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  • Unjust Deeds: The Restrictive Covenant Cases and the Making of the Civil Rights Movement by Jeffery D. Gonda
  • Timothy J. Lombardo
Unjust Deeds: The Restrictive Covenant Cases and the Making of the Civil Rights Movement. By Jeffery D. Gonda (Chapel Hill: University of North Carolina Press, 2015. x plus 312 pp. $34.95).

Handed down in 1948, the Supreme Court's decision in Shelley v. Kramer was an early victory for the civil rights movement in the United States. After hearing arguments stemming from several cases involving racial discrimination in American cities, the Court ruled against state and local protection of restrictive housing covenants. In use since the early twentieth century in cities throughout the country, these notorious covenants excluded people of color from desirable neighborhoods by establishing home-sale contracts that prohibited future private sales to nonwhites. In addition to limiting African Americans' opportunities for social mobility through home ownership, restrictive covenants also helped form the foundation of the nation's expanding urban ghettos. Because courts had been reluctant to rule against private contracts in previous challenges to restrictive covenants, civil rights leaders understandably celebrated the 1948 decision as a victory against blatantly discriminatory housing practices.

Yet historians have largely dismissed the restrictive covenant cases as a relatively minor or fleeting victory in the long pursuit of racial justice and housing equality in the modern United States. After all, many point out, urban ghettos worsened in the years following Shelley v. Kramer. Perhaps, they suggest, the Supreme Court decision was not the triumph the civil rights movement hoped for. Jeffery D. Gonda challenges these historians to rethink their appraisal of the restrictive covenant cases. His account of Shelley v. Kramer's social history as [End Page 585] well as its broader impact considers these legal battles a foundational turning point for the civil rights movement's effort to litigate for racial justice.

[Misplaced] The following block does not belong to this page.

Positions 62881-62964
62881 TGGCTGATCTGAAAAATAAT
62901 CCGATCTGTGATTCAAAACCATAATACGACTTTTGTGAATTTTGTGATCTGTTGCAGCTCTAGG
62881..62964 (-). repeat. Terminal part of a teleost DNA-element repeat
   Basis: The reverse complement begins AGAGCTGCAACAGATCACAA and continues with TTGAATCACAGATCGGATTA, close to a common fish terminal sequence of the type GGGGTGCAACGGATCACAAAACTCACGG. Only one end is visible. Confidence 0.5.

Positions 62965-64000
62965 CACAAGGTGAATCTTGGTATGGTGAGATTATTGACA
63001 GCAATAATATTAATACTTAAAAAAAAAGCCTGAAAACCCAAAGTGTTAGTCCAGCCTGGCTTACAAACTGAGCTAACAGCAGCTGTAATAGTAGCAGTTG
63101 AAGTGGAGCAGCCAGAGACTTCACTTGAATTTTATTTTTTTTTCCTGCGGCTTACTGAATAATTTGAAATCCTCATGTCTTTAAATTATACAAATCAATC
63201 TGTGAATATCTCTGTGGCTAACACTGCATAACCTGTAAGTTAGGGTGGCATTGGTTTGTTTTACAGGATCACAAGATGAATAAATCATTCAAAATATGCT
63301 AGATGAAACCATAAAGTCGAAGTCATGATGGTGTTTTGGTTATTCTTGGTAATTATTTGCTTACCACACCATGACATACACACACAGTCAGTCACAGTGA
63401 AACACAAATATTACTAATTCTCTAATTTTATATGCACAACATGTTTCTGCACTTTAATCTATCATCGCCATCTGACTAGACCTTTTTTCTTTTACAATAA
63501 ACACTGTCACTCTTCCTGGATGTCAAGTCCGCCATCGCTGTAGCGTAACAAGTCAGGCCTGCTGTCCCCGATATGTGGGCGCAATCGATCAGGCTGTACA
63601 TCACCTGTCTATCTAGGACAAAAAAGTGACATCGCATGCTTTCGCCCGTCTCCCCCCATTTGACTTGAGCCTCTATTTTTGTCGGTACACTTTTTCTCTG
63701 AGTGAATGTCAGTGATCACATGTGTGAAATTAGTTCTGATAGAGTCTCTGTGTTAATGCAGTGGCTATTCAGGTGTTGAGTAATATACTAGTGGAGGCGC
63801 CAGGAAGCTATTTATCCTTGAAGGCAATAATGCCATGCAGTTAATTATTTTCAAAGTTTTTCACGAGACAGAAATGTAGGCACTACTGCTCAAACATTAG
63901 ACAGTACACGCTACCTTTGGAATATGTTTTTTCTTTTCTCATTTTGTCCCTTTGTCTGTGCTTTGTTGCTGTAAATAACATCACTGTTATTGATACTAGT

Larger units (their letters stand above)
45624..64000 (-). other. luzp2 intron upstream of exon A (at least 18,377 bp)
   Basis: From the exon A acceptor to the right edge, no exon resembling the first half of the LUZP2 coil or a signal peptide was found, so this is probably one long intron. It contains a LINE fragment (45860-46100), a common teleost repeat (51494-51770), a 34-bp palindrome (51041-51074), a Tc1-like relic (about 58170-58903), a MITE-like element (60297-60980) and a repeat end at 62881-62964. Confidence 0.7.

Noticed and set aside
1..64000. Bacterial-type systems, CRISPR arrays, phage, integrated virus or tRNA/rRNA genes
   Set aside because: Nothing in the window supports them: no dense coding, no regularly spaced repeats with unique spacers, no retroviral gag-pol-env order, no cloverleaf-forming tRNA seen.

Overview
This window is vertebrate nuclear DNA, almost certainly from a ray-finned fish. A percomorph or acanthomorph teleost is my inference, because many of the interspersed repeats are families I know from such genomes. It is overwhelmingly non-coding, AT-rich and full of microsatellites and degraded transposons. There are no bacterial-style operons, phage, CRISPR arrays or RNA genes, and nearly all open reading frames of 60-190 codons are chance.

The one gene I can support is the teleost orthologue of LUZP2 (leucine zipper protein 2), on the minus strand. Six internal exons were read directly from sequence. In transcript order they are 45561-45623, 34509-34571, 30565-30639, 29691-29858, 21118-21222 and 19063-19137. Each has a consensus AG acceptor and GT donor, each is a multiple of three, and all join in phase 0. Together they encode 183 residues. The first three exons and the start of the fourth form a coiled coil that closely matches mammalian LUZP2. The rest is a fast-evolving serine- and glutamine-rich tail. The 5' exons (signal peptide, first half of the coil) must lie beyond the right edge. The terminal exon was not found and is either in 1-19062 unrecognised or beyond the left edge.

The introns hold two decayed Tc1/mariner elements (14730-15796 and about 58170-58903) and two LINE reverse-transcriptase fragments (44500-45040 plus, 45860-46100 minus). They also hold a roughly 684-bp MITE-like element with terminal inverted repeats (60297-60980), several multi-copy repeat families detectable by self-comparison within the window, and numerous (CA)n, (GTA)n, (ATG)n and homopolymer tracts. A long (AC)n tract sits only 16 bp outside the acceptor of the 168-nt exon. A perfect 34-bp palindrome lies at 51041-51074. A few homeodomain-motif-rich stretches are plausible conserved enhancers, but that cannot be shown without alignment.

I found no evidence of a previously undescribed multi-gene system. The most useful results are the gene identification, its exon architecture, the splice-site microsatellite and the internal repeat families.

Gonda aims to prove that the failure of the restrictive covenant cases to fully rectify the ill effects of residential segregation and ghettoization should not overshadow their more significant contributions to the history of the postwar civil rights movement. Contextualizing the court proceedings within the broader histories of the postwar American city and the emerging Cold War struggle over equal opportunity, Gonda also shows how the legal fight against housing discrimination enabled civil rights lawyers to develop and deploy a wide set of arguments against the protection of restrictive covenants. He emphasizes particularly the legacy of civil rights lawyers' adoption and use of social scientific scholarship on the production and consequences of racial segregation. Lawyers for the National Association for the Advancement of Colored People (NAACP) first engaged this scholarship in their efforts to overturn restrictive covenants. Their success in that context influenced their strategy in their legal battles to dismantle Jim Crow, most famously in their use of social scientific scholarship in Brown v. Board of Education of Topeka, Kansas. This legal strategy proved so successful, Gonda argues, that it formed the cornerstone of the legal civil rights movement. Showing how this tactic emerged in the 1940s, rather than the 1950s or 1960s, Gonda both builds on and offers an important contribution to the growing literature on the "long civil rights movement." By concentrating on the cases that grew out of challenges to segregation outside of the American South, furthermore, Gonda makes a similarly important contribution to the scholarship on the struggle for civil rights in the urban North.

In addition to rethinking the significance of the NAACP's victory in Shelley v. Kramer, Gonda also offers a social history of the legal strategies that first worked their way through local courts before becoming the backbone of civil rights litigation. His work reminds us that legal history has a social history. Where traditional legal history is distinctly top-down, Gonda insists that this view of legal change "disembodies the law from its impact in the daily lives of black Americans and discounts their contributions and connections to the process of legal change" (11). By contrast, Gonda's approach shows how local communities and actors, like the African American families at the center of these cases and the black realtors that helped them break restrictive...


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pp. 585-587
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